I had heard the name 'Tuesday O'hara' from my children who went to school with her, in the newspaper reports of charity events, and the sad announcement of her death. It was one of those names that you hear, you recognise, and maybe take some interest in.
That changed in January 2009, when my son Rob, then 21 years old, was diagnosed with Acute Myeloid Leukaemia.
From then on the Tuesday O'hara Fund, Tuesday, Sue and Frank, became part of our lives.
Right from day one of his diagnosis Rob spent long periods of time in hospital. For much of this time he felt quite well, but frustrated at being stuck in hospital with day time TV! The charity very kindly presented Rob with a Playstation 3 and a game, to keep him occupied and take his mind of his treatment, both in Eastbourne and when he had to spend lonely weeks in Kings Hospital, and the Royal Free Hospital in London.
As a family we became involved in attending charity events, the first one being the Halloween Tuesday's Terrorthon, which was sadly to be our last night out together.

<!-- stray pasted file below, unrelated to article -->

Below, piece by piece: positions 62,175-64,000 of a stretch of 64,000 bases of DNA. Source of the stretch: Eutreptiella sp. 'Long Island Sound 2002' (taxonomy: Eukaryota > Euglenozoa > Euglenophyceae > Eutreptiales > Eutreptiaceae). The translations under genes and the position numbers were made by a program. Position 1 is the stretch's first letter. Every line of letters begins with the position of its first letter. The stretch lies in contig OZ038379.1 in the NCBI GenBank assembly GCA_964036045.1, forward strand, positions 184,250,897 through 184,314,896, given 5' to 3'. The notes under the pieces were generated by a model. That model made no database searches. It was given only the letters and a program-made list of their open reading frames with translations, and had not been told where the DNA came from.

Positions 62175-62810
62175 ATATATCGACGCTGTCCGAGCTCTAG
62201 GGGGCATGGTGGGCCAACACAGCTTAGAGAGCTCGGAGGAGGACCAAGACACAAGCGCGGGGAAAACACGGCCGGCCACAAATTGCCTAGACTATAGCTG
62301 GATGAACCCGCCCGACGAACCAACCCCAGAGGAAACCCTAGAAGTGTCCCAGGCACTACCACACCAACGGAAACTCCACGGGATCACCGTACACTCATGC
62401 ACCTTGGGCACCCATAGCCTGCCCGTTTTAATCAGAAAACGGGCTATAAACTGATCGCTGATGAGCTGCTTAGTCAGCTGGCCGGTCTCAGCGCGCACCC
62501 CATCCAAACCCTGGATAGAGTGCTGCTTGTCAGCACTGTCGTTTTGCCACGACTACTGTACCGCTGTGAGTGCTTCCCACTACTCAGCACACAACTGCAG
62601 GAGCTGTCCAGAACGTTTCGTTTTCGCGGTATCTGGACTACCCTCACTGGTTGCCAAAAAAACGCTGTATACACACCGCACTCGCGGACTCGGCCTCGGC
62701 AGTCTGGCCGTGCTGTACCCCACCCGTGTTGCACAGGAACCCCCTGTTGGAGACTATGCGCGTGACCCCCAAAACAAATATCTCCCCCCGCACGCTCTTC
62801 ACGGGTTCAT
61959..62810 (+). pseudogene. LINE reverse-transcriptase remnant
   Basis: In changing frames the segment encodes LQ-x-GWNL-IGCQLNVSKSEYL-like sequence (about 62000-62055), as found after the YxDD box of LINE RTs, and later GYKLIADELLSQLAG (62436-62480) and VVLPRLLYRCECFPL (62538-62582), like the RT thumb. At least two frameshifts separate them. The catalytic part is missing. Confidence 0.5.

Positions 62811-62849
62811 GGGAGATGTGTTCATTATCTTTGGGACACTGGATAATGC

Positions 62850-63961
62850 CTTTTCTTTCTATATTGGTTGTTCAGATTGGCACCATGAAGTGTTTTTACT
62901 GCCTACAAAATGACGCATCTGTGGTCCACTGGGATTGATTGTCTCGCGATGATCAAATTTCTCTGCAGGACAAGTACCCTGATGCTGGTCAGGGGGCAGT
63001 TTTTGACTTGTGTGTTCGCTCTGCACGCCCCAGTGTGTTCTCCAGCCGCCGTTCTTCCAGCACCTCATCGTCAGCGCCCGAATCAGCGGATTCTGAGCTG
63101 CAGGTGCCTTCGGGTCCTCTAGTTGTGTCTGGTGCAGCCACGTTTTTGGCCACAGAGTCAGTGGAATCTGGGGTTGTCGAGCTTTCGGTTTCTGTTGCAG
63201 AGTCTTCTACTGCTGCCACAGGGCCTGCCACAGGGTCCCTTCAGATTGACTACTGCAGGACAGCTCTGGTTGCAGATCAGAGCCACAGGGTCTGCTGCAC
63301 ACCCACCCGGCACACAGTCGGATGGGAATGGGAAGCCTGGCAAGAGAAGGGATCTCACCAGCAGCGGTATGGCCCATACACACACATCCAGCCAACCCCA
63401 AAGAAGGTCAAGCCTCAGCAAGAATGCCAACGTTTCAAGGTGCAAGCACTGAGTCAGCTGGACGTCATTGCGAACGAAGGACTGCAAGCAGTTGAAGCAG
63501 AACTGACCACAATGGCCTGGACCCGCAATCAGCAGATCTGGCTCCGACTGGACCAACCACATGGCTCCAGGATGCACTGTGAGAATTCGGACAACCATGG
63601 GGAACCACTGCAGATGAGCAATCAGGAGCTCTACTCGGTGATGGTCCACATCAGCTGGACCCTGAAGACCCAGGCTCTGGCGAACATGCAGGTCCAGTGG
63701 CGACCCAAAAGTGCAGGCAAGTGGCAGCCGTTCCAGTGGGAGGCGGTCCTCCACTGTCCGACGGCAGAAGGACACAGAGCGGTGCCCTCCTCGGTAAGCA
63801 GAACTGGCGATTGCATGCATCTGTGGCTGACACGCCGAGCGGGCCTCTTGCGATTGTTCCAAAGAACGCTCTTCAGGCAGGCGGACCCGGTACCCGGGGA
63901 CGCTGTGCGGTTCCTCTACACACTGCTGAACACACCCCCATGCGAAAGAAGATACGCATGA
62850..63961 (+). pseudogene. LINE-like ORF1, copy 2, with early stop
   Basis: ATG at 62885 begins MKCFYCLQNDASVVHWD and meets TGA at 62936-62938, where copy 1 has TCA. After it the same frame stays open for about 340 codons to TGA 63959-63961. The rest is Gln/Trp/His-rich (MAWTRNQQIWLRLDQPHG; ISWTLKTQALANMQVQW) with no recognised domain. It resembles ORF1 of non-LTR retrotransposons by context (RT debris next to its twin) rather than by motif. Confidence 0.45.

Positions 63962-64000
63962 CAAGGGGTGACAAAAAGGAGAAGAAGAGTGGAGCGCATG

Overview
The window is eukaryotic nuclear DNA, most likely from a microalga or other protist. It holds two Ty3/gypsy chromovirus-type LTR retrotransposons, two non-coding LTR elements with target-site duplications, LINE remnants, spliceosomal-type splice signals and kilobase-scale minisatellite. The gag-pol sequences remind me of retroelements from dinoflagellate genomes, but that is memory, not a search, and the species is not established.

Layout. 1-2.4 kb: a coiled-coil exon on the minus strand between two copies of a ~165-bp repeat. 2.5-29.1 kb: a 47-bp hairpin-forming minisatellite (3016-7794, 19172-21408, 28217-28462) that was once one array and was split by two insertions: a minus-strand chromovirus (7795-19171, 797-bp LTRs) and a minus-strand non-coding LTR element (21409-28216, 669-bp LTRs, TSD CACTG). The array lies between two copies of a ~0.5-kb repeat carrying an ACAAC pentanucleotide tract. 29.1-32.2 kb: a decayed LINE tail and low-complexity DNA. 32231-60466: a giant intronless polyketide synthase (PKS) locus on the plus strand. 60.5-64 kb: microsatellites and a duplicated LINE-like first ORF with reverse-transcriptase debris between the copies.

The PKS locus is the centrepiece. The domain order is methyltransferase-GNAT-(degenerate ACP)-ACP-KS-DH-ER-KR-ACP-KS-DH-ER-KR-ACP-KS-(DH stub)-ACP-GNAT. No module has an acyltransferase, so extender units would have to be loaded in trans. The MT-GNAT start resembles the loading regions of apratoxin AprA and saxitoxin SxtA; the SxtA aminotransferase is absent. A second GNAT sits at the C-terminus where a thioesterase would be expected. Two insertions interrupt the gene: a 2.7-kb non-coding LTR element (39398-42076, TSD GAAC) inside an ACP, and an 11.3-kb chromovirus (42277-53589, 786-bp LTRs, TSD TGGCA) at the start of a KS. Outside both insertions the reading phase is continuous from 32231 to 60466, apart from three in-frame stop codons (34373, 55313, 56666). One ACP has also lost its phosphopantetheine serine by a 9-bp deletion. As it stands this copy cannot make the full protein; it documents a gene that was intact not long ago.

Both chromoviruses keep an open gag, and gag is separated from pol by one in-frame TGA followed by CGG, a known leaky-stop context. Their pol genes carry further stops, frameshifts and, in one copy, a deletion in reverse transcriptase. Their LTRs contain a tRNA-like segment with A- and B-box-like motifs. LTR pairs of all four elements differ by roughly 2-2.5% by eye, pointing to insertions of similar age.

Sue and Frank were also very supportive on a personal basis, always there for a chat (which usually ended in tears) or with advice, and provided us with information on Leukaemia, and other charities and funds.
Always aware that Leukaemia affects the whole family, Sue and Frank also gave us tickets for myself and my two youngest children to go to Lapland UK; as I had had to spend so much time with Rob, they were being virtually neglected!
Rob had an unsuccessful stem cell transplant in September 2009, and had started preparation for a trial treatment in December, but sadly he passed away on 29th December 2009, having being allowed home for Christmas.
Sue and Frank were there again with support, recommending a caring, sensitive funeral director, and a £500 donation towards the costs.
Since Rob's death we as a family have become more involved with the charity, attending events and trying to give back.
Leukaemia took Rob. The Tuesday O'Hara fund, Sue, and Frank, helped make that time a little easier, knowing they do understand, they do care, and though it doesn't take the worry, the despair or the pain away completely, it just helps to know they are there, that because of them, people like Tuesday and Rob will not be forgotten.